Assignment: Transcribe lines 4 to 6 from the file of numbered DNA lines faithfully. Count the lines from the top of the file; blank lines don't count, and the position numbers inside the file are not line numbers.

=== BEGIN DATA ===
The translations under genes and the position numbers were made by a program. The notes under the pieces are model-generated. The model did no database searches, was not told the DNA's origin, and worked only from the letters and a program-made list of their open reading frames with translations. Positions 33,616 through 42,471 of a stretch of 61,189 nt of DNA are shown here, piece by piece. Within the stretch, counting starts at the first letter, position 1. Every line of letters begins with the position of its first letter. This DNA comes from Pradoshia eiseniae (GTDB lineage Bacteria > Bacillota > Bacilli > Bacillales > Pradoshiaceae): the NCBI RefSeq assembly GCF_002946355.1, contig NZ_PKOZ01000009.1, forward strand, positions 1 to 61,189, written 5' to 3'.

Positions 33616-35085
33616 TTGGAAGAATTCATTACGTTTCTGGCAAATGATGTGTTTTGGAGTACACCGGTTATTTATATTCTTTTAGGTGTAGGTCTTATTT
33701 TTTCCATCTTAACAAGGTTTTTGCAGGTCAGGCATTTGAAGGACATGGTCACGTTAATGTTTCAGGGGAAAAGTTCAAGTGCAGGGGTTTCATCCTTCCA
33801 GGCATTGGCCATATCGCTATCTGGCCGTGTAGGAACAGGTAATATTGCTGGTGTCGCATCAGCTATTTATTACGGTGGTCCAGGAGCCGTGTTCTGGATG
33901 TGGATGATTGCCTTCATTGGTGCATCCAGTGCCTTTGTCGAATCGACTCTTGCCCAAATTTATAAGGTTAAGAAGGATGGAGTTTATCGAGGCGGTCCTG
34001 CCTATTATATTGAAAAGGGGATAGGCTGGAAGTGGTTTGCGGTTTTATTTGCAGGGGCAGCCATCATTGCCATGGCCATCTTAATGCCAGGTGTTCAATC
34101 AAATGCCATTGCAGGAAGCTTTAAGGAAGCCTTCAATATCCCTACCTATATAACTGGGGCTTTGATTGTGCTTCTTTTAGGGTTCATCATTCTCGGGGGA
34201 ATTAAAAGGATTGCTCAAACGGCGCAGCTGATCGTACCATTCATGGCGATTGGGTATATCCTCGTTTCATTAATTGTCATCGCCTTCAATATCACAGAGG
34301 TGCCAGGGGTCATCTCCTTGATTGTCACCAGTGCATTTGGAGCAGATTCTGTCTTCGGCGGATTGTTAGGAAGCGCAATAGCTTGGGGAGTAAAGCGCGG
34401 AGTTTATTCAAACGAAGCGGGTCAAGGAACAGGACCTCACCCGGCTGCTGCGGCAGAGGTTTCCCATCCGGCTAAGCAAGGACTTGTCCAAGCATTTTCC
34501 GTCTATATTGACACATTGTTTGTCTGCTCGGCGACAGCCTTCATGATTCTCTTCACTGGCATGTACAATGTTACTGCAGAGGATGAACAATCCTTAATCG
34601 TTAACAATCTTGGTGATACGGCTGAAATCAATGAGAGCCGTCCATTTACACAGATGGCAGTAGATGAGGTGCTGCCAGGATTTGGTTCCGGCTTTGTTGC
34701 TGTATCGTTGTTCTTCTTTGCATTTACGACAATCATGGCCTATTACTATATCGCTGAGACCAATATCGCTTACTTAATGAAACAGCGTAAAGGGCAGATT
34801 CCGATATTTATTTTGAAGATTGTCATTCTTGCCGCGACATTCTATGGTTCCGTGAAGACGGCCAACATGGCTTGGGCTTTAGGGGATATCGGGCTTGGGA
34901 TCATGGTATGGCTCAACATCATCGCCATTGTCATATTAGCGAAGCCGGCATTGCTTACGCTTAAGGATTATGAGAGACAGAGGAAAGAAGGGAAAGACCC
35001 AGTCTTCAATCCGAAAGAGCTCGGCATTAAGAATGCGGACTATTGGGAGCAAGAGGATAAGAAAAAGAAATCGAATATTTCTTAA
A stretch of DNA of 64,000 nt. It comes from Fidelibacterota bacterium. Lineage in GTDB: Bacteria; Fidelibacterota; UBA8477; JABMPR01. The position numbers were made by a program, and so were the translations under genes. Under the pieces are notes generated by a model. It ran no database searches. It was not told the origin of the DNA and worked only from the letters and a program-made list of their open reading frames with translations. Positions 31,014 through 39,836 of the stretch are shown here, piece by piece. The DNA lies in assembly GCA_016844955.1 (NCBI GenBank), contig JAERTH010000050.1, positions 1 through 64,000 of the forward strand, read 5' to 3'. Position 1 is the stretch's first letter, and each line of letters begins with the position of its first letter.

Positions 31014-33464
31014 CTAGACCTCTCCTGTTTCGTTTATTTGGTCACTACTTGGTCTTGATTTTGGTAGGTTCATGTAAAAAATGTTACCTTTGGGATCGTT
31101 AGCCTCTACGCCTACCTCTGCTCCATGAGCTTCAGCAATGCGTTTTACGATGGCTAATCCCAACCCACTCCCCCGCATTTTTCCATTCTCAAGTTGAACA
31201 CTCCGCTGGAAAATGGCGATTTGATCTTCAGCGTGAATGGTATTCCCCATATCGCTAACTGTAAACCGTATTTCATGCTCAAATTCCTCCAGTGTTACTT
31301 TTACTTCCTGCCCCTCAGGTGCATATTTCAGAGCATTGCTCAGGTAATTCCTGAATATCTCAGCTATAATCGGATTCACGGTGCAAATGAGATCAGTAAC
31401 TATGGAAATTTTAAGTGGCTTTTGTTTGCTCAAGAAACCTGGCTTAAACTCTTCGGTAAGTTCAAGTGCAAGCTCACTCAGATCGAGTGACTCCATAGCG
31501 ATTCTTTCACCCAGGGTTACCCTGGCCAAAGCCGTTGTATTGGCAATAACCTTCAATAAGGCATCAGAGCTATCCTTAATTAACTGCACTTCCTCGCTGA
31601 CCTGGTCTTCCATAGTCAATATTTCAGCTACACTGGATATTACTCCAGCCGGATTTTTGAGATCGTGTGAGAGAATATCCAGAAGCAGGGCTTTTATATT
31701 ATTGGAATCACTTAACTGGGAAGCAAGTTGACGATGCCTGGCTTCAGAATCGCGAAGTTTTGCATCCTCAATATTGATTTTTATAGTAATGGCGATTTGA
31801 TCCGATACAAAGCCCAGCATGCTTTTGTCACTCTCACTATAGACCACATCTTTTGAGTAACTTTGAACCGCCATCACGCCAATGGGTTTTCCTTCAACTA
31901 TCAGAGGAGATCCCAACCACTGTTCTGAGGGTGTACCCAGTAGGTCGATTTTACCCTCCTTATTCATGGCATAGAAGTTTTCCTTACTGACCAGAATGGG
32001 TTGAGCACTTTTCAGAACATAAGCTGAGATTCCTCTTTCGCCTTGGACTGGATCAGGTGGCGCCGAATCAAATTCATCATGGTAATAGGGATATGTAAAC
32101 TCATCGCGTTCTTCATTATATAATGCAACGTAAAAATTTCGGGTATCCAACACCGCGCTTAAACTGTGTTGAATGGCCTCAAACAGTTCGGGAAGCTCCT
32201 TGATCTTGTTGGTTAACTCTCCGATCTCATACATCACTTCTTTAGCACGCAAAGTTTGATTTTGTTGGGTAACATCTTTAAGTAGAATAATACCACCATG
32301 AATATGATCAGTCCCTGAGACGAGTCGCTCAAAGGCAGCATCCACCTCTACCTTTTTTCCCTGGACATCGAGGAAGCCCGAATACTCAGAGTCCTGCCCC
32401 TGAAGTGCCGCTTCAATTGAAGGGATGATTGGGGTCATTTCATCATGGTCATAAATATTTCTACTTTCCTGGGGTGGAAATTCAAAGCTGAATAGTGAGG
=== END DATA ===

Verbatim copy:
33701 TTTCCATCTTAACAAGGTTTTTGCAGGTCAGGCATTTGAAGGACATGGTCACGTTAATGTTTCAGGGGAAAAGTTCAAGTGCAGGGGTTTCATCCTTCCA
33801 GGCATTGGCCATATCGCTATCTGGCCGTGTAGGAACAGGTAATATTGCTGGTGTCGCATCAGCTATTTATTACGGTGGTCCAGGAGCCGTGTTCTGGATG
33901 TGGATGATTGCCTTCATTGGTGCATCCAGTGCCTTTGTCGAATCGACTCTTGCCCAAATTTATAAGGTTAAGAAGGATGGAGTTTATCGAGGCGGTCCTG